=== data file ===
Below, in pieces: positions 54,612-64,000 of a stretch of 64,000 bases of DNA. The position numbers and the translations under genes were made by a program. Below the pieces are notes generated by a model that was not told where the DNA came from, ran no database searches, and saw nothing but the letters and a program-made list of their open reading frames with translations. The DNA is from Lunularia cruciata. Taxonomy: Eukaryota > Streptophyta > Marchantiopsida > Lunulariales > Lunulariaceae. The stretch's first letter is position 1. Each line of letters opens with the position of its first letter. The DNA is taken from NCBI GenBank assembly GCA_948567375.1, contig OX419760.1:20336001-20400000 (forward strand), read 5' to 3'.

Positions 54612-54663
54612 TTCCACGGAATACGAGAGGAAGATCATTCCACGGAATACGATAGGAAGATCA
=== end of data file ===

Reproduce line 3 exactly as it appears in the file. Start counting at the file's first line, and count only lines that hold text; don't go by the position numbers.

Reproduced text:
54612 TTCCACGGAATACGAGAGGAAGATCATTCCACGGAATACGATAGGAAGATCA